Ye Liu; Ming Li; Xian Zhang; Yiliang Lu; Hongliang Gong; Jiapeng Yin; Zheyuan Chen; Liling Qian; Yupeng Yang; Ian Max Andolina; Stewart Shipp; Niall Mcloughlin; Shiming Tang; Wei Wang
In: Neuron, 108 (3), pp. 538–550.e5, 2020.
How does our visual brain generate perceptual color space? Liu et al. find that within a uniform blob-like architecture of hue responses, chromotopic maps develop progressively in scale and precision along the visual hierarchy of macaque V1, V2, and V4. Such hierarchical refinement improves spectral uniformity, better reflecting color perception.
Adi Lixenberg; Merav Yarkoni; Yehudit Botschko; Mati Joshua
In: Journal of Neurophysiology, 123 (2), pp. 786–799, 2020.
The cerebellum exhibits both motor and reward-related signals. However, it remains unclear whether reward is processed independently from the motor command or might reflect the motor consequences of the reward drive. To test how reward-related signals interact with sensorimotor processing in the cerebellum, we recorded Purkinje cell simple spike activity in the cerebellar floccular complex while monkeys were engaged in smooth pursuit eye movement tasks. The color of the target signaled the size of the reward the monkeys would receive at the end of the target motion. When the tracking task presented a single target, both pursuit and neural activity were only slightly modulated by the reward size. The reward modulations in single cells were rarely large enough to be detected. These modulations were only significant in the population analysis when we averaged across many neurons. In two-target tasks where the monkey learned to select based on the size of the reward outcome, both behavior and neural activity adapted rapidly. In both the single- and two-target tasks, the size of the reward-related modulation matched the size of the effect of reward on behavior. Thus, unlike cortical activity in eye movement structures, the reward-related signals could not be dissociated from the motor command. These results suggest that reward information is integrated with the eye movement command upstream of the Purkinje cells in the floccular complex. Thus reward-related modulations of the simple spikes are akin to modulations found in motor behavior and not to the central processing of the reward value. NEW & NOTEWORTHY Disentangling sensorimotor and reward signals is only possible if these signals do not completely overlap. We recorded activity in the floccular complex of the cerebellum while monkeys performed tasks designed to separate representations of reward from those of movement. Activity modulation by reward could be accounted for by the coding of eye movement parameters, suggesting that reward information is already integrated into motor commands upstream of the floccular complex.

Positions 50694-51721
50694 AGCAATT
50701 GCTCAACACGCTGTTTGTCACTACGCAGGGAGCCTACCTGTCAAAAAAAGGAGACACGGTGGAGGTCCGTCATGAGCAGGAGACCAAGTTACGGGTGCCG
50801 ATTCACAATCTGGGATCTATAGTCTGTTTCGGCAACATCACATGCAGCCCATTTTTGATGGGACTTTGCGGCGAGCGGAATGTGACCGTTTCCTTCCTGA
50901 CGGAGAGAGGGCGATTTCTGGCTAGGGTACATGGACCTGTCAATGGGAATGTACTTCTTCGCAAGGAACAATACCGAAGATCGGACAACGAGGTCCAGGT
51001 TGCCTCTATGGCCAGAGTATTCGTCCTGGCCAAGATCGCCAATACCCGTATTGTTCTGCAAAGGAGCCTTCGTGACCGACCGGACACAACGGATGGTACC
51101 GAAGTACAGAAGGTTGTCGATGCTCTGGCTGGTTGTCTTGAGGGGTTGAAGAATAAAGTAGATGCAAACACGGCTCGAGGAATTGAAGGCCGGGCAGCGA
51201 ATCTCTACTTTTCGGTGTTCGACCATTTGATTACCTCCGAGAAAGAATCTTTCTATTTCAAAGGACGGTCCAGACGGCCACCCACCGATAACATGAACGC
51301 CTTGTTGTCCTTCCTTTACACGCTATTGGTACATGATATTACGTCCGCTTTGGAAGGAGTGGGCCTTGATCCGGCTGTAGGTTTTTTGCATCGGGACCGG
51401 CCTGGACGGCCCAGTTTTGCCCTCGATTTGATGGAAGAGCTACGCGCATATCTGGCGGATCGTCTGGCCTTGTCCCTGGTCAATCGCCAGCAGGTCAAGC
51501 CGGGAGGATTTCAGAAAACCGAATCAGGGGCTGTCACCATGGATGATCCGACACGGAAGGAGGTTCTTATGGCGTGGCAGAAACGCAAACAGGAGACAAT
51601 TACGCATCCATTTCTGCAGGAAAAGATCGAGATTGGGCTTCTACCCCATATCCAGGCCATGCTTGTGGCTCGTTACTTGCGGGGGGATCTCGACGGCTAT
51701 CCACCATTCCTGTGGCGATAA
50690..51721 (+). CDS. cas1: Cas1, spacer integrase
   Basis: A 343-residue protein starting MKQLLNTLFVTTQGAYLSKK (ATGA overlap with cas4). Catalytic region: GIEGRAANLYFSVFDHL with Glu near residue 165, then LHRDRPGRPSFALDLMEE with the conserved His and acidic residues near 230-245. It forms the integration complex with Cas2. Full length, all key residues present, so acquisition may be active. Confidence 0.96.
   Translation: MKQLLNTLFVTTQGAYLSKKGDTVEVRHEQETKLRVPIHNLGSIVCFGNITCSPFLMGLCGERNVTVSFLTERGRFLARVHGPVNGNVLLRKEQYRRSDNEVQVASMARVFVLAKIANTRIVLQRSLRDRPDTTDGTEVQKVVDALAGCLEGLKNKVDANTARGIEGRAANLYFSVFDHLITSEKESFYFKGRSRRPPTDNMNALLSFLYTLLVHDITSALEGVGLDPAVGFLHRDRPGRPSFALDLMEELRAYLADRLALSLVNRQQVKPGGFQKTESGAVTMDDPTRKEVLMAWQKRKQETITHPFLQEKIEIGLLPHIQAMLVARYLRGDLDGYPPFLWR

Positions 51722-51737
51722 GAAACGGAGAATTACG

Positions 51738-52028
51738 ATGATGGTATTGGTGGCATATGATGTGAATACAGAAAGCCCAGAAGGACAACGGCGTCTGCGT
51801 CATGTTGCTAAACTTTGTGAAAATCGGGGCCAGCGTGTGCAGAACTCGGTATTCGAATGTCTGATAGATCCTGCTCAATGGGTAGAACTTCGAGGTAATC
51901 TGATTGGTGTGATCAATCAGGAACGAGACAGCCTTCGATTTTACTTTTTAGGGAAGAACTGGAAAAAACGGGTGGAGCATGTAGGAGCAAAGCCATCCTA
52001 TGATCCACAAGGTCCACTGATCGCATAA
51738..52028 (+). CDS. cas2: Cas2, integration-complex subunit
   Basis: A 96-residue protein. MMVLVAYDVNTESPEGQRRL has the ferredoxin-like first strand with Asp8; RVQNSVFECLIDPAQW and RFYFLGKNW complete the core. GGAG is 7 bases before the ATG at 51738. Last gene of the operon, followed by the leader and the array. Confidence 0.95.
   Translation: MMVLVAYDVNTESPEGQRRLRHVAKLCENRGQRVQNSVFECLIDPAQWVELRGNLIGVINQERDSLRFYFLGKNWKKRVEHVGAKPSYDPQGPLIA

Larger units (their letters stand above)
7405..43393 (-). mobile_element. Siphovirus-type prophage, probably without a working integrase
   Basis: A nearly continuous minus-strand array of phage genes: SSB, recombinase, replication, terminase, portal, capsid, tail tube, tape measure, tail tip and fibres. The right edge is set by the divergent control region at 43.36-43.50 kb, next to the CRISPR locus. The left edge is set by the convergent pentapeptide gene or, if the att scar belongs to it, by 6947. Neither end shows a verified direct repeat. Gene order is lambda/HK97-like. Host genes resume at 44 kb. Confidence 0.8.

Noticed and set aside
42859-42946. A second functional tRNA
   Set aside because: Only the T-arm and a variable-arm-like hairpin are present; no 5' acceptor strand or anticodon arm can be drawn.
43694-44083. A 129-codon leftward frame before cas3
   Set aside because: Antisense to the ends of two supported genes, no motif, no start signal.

Kaleb A Lowe; Wolf Zinke; Anthony M Phipps; Josh Cosman; Micala Maddox; Jeffrey D Schall; Charles F Caskey
In: Ultrasound in Medicine & Biology, pp. 1–14, 2020.
Neuromodulation with focused ultrasound (FUS) is being widely explored as a non-invasive tool to stimulate focal brain regions because of its superior spatial resolution and coverage compared with other neuro- modulation methods. The precise effects of FUS stimulation on specific regions of the brain are not yet fully understood. Here, we characterized the behavioral effects of FUS stimulation directly applied through a craniot- omy over the macaque frontal eye field (FEF). In macaque monkeys making directed eye movements to perform visual search tasks with direct or arbitrary responses, focused ultrasound was applied through a craniotomy over the FEF. Saccade response times (RTs) and error rates were determined for trials without or with FUS stim- ulation with pulses at a peak negative pressure of either 250 or 425 kPa. Both RTs and error rates were affected by FUS. Responses toward a target located contralateral to the FUS stimulation were approximately 3 ms slower in the presence of FUS in both monkeys studied, while only one exhibited a slowing of responses for ipsilateral targets. Error rates were lower in one monkey in this study. In another search task requiring making eye move- ments toward a target (pro-saccades) or in the opposite direction (anti-saccades), the RT for pro-saccades increased in the presence of FUS stimulation. Our results indicate the effectiveness of FUS to modulate saccadic responses when stimulating FEF in awake, behaving non-human primates. (E-mail:
Liya Ma; Janahan Selvanayagam; Maryam Ghahremani; Lauren K Hayrynen; Kevin D Johnston; Stefan Everling
In: Journal of Neurophysiology, 123 (3), pp. 896–911, 2020.